Young Austrian aims to break mark set by his hero Jens Voigt

Austrian rider Matthias Brändle of the IAM Cycling team has announced he's having a crack at the Hour Record next Thursday October 30 at the velodrome of the UCI World Cycling Centre (WCC) in Aigle, Switzerland.

The 24-year-old is the reigning Austrian time trial champion, and won two stages of the 2014 Tour of Britain. He says he was inspired to tackle the record after Jens Voigt's successful record attempt on September 18, when the German set the current record of 51.115km.

Brändle said: "I have decided to try my luck with the record-breaking effort partially because Jens Voigt has been a role model for me since my childhood. His personality and style mark him out as an exceptional man in my mind. He attacks, and then attacks again in any conditions, and fights to exhaustion, knowing that a win in the end remains a small prospect. That mindset has also become my trademark.

"After he made his own successful assault on the Hour, I knew I also had to try and match his effort. Within just a few weeks, I surprised myself since I was dreaming his dream for myself. Just imagine if I have what it takes to match and improve upon his performance in time and meters."

That a second Hour Record attempt is scheduled within a few weeks of Voigt's is something of a victory for the UCI, which amended the record rules in May so that any bike could be used that was within the regulations for track endurance events such as pursuit.

UCI President Brian Cookson said: “I am delighted that a young rider is interested in attacking the Hour Record just weeks after Jens Voigt’s stunning performance. This proves that the Hour Record has again become a dream for athletes.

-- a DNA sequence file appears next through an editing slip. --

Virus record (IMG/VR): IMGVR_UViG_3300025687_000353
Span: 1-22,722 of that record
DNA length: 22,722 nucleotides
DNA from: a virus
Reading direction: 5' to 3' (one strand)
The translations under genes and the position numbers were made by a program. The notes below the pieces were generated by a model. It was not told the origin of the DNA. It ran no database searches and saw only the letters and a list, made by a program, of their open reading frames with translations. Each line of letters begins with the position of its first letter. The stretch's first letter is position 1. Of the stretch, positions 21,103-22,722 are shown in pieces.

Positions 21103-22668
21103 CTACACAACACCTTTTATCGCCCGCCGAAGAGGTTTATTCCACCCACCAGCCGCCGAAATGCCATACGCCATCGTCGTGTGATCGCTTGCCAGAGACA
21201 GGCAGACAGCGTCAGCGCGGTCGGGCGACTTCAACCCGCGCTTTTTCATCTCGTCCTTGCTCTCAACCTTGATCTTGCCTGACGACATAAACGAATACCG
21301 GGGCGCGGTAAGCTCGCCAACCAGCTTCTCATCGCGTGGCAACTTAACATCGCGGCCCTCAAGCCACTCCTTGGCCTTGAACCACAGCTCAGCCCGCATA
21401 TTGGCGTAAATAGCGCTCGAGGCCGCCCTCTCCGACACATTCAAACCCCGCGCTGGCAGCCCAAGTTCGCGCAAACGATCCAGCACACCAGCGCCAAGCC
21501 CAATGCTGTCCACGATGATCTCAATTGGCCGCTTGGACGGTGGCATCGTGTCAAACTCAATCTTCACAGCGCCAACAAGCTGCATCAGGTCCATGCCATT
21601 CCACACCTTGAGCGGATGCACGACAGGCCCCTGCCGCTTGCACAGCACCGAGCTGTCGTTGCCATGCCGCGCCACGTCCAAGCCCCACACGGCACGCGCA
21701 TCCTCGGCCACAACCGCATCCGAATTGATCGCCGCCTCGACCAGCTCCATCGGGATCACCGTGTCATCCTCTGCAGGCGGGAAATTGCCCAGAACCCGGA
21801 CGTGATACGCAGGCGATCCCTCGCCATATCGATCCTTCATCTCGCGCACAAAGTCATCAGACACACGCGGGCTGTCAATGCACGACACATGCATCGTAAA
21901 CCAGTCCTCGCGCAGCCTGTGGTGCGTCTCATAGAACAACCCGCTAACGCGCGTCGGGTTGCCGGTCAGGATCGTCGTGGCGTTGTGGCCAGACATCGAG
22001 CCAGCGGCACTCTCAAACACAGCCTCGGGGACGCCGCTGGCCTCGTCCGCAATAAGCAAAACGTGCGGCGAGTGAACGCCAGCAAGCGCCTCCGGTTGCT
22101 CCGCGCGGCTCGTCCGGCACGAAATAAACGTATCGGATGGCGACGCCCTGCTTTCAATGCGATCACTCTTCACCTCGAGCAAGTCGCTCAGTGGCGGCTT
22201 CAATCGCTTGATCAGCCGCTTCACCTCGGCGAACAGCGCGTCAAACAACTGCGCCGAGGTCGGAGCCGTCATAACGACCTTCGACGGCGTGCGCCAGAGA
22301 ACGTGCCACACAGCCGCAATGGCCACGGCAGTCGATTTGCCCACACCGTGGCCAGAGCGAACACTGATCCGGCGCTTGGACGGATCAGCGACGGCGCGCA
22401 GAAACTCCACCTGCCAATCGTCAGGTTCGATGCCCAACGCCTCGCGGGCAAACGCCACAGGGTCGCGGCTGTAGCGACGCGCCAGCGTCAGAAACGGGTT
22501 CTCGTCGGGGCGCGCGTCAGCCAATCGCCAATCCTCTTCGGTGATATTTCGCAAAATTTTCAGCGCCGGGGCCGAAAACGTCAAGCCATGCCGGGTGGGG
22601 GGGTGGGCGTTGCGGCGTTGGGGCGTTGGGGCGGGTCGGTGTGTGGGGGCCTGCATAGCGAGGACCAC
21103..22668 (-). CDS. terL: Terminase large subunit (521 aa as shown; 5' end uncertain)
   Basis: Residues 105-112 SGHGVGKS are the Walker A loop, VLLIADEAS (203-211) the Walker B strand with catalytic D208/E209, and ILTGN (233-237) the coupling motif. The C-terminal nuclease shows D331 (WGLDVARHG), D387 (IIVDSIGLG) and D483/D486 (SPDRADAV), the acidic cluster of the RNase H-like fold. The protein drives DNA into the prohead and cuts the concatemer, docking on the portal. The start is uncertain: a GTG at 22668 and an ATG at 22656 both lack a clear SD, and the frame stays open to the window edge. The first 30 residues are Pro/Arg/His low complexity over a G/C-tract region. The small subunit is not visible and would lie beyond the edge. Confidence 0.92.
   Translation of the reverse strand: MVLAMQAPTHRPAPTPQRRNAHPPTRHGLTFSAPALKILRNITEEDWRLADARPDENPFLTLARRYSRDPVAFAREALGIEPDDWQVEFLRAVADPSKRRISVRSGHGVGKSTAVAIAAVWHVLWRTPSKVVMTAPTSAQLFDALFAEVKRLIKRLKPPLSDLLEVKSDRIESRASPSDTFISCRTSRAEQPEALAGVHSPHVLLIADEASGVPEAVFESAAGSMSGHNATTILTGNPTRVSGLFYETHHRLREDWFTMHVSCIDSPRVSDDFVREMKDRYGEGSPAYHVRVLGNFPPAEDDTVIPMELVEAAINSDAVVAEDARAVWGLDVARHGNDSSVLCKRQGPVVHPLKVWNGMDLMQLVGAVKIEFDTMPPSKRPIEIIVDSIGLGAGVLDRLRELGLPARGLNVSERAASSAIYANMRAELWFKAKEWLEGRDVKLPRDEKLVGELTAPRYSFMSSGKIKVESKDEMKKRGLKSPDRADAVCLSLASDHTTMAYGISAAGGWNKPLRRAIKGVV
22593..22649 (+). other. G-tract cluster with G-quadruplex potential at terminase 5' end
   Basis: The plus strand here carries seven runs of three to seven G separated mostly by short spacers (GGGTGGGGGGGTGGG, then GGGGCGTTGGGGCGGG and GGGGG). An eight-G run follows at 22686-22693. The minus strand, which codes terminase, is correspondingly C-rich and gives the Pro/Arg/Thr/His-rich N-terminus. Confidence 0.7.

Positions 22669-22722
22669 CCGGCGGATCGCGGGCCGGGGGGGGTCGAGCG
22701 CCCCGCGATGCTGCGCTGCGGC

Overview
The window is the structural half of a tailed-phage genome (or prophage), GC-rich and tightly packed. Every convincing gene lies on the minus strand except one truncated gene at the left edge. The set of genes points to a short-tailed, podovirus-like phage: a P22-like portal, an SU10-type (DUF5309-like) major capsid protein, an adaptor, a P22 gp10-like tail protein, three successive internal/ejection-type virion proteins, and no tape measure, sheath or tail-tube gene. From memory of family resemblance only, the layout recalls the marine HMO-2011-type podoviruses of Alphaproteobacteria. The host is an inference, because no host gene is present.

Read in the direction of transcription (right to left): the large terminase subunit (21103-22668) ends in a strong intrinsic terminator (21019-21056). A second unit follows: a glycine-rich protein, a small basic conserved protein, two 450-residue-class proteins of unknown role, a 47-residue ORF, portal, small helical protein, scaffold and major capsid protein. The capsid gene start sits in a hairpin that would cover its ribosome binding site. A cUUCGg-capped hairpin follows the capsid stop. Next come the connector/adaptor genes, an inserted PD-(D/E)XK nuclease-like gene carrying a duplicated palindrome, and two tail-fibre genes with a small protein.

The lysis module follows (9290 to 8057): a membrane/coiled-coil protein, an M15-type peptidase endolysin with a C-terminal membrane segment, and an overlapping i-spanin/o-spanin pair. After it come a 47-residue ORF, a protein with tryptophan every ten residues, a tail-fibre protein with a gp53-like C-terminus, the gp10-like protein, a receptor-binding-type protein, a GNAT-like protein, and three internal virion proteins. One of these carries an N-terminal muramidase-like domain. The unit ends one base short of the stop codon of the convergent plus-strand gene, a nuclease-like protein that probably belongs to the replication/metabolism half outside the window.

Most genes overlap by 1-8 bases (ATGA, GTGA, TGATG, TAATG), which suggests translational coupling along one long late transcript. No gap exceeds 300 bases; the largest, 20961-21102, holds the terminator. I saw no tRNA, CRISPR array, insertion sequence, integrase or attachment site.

“This is exactly what we hoped would happen when we decided to authorize the use of track bikes with modern designs and technology.”

Brändle will ride a track version of Scott's new Plasma 5 time trial bike.

Our official grumpy Northerner, John has been riding bikes for over 30 years since discovering as an uncoordinated teen that a sport could be fun if it didn't require you to catch a ball or get in the way of a hulking prop forward.

Road touring was followed by mountain biking and a career racing in the mud that was as brief as it was unsuccessful.

Somewhere along the line came the discovery that he could string a few words together, followed by the even more remarkable discovery that people were mug enough to pay for this rather than expecting him to do an honest day's work. He's pretty certain he's worked for even more bike publications than Mat Brett.

The inevitable 30-something MAMIL transition saw him shift to skinny tyres and these days he lives in Cambridge where the lack of hills is more than made up for by the headwinds.